Wind speeds hit 100 mph as the storm reached the city of Taishan in Guangdong at 5 p.m. local time, The Associated Press reported.
The storm passed by Hong Kong earlier, which “dodged a direct hit,” according to the BBC, yet at least 111 people were reportedly injured in the territory.
It was in the Philippines, however, where the most deaths — at least 28 — have so far been reported.
As NPR’s Julie McCarthy reports from Manila, the storm knocked out power, cut telephone lines, and triggered landslides and storm surges. But, she said, “a thorough assessment of the damage is all but impossible because of all the inclement weather this storm has pulled in its wake.”
The federal Hong Kong Observatory had upgraded the storm’s rating to a Number 10, indicating that residents should expect wind speeds at hurricane levels or faster. Officials expected water levels to rise in Hong Kong’s Victoria Harbor and warned residents to take shelter.
At about 4 a.m. local time Sunday morning, the Joint Typhoon Warning Center of the U.S. Navy measured the storm’s sustained winds at just above 100 mph as it headed towards Hong Kong. The center had forecast maximum sustained winds at just over 90 mph through Sunday; wind speeds are predicted to dissipate as the storm continues moving over land.
Impact on the Philippines
Residents walk on flooded streets as typhoon Mangkhut batters their city on Sept. 15 in Tuguegarao, Philippines. Typhoon Mangkhut hammered northern Philippines as it made landfall Saturday morning leaving at least 12 people dead.
Jes Aznar/Getty Images
Formerly classified as a super typhoon, Mangkhut is known as Ompong in the Philippines — as McCarthy reports, the government gives it a “Filipino cast” to engage the public. The ferocious storm arrived in the Philippines at around 1:30 a.m. local time on Saturday, with sustained winds of over 120 mph. It was downgraded to the equivalent of a Category 4 hurricane after it made landfall, according to The Associated Press.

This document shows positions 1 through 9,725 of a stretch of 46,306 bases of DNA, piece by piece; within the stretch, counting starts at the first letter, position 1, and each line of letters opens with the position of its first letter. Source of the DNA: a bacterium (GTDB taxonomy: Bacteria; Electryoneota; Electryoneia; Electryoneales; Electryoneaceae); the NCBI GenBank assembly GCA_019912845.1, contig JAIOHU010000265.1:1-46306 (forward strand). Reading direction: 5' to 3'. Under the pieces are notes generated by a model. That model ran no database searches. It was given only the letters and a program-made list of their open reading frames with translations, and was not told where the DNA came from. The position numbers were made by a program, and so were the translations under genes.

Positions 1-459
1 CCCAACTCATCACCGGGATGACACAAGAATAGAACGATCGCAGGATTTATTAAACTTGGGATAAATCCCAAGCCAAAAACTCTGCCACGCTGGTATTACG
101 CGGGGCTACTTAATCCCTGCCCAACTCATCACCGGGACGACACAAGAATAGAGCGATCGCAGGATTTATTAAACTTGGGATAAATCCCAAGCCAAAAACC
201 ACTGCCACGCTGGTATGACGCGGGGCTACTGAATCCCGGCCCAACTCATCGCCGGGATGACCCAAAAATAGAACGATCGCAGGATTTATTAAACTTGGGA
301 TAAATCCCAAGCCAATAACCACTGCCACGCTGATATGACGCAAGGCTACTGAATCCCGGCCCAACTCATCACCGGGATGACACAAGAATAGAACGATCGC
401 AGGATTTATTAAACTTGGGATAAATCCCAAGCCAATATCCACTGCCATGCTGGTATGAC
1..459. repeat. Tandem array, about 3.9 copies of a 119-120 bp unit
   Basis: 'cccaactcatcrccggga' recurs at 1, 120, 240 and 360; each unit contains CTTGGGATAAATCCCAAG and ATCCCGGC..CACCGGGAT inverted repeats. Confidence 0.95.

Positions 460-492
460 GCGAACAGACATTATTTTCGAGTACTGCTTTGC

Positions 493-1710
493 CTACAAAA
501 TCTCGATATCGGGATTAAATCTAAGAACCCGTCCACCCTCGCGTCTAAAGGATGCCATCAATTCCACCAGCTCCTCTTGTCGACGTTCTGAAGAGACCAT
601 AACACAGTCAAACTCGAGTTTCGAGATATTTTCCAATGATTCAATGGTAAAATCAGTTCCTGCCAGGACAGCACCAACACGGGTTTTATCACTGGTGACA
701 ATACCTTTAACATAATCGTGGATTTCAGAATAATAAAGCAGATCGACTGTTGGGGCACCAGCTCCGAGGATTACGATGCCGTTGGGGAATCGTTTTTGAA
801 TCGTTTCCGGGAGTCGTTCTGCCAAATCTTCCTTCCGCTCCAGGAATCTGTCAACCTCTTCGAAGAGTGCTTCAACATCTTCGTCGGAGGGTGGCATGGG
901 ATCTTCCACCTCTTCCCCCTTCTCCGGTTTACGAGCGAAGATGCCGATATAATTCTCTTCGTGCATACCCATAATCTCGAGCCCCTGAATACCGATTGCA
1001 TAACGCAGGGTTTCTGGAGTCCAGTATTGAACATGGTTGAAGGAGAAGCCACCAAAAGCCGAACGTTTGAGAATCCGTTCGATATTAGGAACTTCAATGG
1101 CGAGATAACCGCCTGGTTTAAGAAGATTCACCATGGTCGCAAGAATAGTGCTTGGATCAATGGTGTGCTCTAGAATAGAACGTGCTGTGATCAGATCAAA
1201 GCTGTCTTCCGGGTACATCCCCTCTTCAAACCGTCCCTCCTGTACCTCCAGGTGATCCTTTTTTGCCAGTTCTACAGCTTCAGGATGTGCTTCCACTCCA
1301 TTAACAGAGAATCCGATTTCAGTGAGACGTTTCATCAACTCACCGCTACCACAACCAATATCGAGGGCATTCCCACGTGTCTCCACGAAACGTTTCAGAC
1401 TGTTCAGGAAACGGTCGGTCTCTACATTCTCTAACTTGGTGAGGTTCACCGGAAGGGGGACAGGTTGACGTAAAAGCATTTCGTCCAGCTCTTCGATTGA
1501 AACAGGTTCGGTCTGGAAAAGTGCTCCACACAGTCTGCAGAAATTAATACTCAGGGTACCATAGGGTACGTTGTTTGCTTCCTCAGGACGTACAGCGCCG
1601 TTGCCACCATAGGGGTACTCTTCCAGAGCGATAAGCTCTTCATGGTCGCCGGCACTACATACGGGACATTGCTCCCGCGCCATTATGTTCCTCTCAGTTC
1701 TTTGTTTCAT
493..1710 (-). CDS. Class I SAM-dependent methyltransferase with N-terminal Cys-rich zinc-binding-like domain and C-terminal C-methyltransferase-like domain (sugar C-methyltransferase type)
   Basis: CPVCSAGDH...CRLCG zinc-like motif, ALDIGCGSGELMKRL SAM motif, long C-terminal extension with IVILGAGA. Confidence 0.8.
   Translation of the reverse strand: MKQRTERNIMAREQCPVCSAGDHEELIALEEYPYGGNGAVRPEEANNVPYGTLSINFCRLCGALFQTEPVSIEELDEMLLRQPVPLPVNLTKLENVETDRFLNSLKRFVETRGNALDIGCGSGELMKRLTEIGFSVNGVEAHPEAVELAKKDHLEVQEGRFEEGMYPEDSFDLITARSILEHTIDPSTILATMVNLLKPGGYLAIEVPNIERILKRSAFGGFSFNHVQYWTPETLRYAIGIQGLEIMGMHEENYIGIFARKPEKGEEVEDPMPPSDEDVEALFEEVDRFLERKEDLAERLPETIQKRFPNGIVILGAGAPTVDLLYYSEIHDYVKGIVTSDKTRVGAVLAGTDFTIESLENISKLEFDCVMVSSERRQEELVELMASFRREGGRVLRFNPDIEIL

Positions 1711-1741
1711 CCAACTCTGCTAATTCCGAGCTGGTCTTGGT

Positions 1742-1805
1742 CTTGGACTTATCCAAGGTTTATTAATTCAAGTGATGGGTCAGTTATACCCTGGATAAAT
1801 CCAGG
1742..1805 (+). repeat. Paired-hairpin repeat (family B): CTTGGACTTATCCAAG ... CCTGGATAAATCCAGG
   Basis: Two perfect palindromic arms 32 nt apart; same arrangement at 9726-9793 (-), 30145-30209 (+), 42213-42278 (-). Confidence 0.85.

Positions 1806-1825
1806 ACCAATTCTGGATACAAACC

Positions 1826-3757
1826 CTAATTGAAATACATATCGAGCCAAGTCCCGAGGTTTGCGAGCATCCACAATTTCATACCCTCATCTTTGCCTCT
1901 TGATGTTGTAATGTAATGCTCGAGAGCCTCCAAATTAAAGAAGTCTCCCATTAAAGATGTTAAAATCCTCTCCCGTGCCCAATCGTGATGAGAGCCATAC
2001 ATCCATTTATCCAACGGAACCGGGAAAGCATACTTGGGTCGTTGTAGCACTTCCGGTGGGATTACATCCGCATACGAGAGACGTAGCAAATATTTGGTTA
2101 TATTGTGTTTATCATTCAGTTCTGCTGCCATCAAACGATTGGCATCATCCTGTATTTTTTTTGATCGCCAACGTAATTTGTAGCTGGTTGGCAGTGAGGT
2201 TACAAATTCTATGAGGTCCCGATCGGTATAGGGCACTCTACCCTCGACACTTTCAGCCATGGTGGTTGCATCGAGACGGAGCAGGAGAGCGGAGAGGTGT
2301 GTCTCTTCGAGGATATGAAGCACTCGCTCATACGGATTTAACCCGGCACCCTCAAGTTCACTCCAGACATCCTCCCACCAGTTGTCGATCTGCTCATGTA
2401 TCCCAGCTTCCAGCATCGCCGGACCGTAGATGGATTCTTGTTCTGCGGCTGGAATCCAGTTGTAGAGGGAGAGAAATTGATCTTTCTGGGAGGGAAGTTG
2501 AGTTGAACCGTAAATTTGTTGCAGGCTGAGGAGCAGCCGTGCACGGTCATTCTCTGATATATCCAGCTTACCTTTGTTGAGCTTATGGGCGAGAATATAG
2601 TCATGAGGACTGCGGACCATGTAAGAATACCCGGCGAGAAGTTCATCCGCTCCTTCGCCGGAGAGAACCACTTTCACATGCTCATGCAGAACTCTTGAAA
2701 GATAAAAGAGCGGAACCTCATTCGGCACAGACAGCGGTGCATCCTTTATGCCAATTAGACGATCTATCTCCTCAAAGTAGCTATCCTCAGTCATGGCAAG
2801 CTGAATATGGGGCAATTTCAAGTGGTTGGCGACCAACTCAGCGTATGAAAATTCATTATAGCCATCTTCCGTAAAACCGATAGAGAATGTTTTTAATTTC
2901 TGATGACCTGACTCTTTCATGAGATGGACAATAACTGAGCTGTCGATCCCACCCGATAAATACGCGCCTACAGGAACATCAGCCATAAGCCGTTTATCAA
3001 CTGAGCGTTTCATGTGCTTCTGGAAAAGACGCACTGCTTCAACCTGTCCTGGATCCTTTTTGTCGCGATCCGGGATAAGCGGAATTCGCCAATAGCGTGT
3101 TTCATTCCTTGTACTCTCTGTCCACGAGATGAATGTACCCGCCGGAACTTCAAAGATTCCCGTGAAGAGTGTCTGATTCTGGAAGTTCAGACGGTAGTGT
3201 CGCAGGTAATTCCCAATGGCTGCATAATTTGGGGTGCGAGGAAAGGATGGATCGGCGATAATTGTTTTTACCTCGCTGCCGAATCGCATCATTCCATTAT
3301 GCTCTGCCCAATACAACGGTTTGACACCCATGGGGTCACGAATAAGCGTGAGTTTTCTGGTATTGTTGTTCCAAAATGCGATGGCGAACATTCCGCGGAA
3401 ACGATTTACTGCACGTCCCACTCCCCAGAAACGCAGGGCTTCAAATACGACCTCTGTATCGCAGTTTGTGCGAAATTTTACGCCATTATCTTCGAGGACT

It struck northern Luzon, the biggest island in the Philippines, a terrain home to over half of the country’s population featuring both mountains and farmland. As rain fell nonstop for hours, the country’s rice-producing region was flooded. The Red Cross predicted before Mangkhut’s landfall that it will destroy 1 million tons of rice. Reuters reports 42 landslides throughout the country — some deadly.
Philippine National Police Chief Oscar Albayalde tells The Associated Press that 28 people have died, many because of landslides. Twenty of those were in Cordillera, a large northern region on Luzon.
The National Defense Office has confirmed two deaths to NPR: Two rescuers were killed in a landslide in a mountainous region. The agency is also investigating more reports, including three more who have allegedly died in a separate landslide and four cases of missing persons.